Lebron James and Kobe Bryant are well-known for their talents on the court, but did you know their talents off the court make just as much, if not more money? According to NBC Sports, when it comes basketball no one else is boasting the biggest shoe sponsorship deals, as NBA players do, and that includes sports that are more popular — like the NFL in the U.S., and soccer internationally.
And the gap between NBA players and others in team sports all starts with the shoes. The NBA’s biggest stars can command more than $10 million annually from Nike and Adidas. Nike represents almost half James’ off-court income, and James was the NBA’s leading shoe salesman in 2013 with $300 million in retail sales in the U.S. of his Nike signature shoes, according to research firm SportsOneSource. Rose signed a 13-year, $185 million contract with Adidas in 2012. A $1 million a year shoe deal is extremely rare for an NFL or MLB star. Basketball players move product unlike their counterparts in other sports.
Basketball players can also take advantage of the global nature of the sport. Bryant has made trips to China the past eight years for Nike and he is one of the brand’s main chips in its battle against Adidas in China. Bryant partnered with Turkish Airlines in 2010 and has been featured in commercials with global soccer star Lionel Messi. James’ Dunkin’ Donuts deal is for Asia only, and he entered into a new partnership with Chinese Internet services firm Tencent last year. These deals are not available to football and baseball players.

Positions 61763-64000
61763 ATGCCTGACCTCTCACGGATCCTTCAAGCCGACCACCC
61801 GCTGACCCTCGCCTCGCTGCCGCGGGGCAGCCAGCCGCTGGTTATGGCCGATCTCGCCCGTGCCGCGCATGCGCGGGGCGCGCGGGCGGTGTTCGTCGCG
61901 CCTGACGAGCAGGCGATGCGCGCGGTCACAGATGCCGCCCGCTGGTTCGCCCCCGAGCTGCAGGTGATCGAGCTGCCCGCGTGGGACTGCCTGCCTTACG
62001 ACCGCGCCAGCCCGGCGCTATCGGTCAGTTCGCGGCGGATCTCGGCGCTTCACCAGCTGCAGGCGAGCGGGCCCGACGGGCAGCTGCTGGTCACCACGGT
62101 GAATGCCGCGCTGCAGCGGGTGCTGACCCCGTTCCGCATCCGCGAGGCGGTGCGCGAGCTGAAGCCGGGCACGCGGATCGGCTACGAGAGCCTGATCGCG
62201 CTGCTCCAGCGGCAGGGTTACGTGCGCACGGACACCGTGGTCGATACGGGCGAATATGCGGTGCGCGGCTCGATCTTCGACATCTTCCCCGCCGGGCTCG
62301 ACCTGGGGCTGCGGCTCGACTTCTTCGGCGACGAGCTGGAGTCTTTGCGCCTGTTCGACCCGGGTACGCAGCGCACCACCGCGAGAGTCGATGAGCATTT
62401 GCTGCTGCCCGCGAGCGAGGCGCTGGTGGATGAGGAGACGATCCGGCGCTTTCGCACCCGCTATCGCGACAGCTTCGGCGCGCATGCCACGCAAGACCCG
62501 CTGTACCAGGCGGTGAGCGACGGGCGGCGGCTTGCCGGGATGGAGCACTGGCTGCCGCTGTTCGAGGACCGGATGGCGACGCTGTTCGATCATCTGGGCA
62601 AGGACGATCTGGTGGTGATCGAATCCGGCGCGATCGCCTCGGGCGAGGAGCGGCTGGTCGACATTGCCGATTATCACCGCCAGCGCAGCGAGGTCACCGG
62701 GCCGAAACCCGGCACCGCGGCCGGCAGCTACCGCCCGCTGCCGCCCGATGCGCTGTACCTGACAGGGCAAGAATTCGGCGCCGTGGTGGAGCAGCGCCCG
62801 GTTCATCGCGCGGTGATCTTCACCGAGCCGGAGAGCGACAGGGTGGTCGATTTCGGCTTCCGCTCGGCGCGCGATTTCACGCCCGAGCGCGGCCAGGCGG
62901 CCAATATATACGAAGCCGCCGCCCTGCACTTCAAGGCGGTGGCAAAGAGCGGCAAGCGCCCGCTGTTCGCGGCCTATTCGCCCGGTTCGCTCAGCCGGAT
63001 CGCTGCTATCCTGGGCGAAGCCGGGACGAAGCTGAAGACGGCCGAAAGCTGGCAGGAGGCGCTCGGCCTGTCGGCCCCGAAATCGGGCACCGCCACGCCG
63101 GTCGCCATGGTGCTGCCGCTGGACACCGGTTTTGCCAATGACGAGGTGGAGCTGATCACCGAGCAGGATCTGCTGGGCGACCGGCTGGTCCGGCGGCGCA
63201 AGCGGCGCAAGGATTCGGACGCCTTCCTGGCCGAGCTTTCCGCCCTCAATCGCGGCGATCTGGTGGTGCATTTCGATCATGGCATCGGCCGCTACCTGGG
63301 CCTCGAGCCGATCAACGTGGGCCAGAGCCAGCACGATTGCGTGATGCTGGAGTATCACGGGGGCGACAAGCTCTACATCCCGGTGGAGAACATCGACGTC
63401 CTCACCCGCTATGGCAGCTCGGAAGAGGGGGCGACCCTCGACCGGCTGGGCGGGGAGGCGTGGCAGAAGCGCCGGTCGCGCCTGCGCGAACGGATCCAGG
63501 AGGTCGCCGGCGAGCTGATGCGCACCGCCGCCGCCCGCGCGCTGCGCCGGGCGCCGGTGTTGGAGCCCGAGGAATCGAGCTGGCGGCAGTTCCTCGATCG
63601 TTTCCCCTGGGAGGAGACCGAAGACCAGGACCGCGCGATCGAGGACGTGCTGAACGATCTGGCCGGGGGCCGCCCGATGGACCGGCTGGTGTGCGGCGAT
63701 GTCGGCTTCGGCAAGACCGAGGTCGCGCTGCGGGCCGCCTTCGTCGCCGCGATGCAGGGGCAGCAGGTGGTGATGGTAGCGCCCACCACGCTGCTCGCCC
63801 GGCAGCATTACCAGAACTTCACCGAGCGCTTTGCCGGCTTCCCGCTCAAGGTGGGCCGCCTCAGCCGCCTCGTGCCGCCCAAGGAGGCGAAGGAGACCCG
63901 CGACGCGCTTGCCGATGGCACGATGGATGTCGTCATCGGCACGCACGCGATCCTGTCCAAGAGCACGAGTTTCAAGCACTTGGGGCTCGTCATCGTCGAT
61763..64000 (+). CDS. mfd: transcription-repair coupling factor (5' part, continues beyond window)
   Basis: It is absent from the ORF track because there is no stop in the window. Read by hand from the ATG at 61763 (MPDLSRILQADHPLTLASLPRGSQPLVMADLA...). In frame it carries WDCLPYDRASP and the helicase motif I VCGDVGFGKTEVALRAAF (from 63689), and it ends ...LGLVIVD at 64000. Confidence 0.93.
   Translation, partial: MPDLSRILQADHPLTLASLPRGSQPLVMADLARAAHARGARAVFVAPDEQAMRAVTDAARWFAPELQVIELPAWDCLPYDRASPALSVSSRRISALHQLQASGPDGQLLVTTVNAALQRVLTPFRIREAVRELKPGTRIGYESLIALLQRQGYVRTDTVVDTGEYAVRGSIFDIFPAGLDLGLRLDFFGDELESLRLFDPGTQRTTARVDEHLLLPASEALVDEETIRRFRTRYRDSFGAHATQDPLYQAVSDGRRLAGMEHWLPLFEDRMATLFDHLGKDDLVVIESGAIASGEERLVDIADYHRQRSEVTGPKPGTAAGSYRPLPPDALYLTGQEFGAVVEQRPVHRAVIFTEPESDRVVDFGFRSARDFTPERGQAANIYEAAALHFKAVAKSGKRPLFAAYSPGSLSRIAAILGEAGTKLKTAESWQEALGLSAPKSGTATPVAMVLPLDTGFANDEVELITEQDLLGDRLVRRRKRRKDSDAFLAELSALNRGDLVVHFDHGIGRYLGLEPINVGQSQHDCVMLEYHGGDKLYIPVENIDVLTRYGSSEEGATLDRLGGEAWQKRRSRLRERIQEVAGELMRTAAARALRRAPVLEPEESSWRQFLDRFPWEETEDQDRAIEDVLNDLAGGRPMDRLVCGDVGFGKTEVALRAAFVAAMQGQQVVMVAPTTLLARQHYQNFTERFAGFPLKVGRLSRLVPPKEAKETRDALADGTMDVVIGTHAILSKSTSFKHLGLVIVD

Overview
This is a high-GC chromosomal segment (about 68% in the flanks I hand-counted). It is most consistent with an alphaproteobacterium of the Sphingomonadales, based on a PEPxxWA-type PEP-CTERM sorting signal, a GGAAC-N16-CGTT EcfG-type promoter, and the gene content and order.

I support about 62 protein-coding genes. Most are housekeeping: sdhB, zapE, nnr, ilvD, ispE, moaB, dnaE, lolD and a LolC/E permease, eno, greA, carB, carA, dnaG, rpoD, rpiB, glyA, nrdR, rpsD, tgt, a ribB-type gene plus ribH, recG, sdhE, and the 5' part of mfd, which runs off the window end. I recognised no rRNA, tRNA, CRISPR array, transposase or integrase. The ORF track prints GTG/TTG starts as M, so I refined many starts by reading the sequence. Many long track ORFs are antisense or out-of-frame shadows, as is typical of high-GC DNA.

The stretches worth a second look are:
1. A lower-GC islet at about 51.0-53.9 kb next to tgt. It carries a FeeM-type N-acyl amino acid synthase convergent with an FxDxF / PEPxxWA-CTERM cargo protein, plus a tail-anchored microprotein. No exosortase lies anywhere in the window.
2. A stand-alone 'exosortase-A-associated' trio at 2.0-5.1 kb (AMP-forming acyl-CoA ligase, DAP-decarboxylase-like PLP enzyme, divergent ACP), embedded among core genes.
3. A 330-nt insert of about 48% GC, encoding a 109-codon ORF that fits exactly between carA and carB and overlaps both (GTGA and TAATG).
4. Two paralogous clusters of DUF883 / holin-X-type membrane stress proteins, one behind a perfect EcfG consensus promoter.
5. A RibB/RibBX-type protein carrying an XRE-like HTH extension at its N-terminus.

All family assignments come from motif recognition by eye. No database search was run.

As for the player/total endorsement income/shoe sponsor…
LeBron James: $42 million (Nike)
Kobe Bryant: $34 million (Nike)
Derrick Rose: $21 million (Adidas)
Kevin Durant: $14 million (Nike)
Dwyane Wade: $12 million (Li Ning)
Carmelo Anthony: $9 million (Jordan/Nike)
Amar’e Stoudemire: $6.5 million (Nike)
Dwight Howard: $6 million (Adidas)
Blake Griffin: $6 million (Jordan/Nike)
Chris Paul: $4 million (Jordan/Nike)
Remember, the shoe sponsor noted isn’t where all of the income originates, but it’s certainly where the bulk of it comes from. Stoudemire’s ranking is a function of him playing in New York, and for NBA players seeking a bigger piece of the sponsorship pie, there’s a reason free agent stars flock to large markets.
Only Kevin Durant plays in a smaller one, and although Miami technically fits the bill, the pairing of LeBron James and Dwyane Wade on the same team, along with the exposure the Heat has gotten in winning consecutive titles, certainly has made them high-profile stars where sponsors are concerned.
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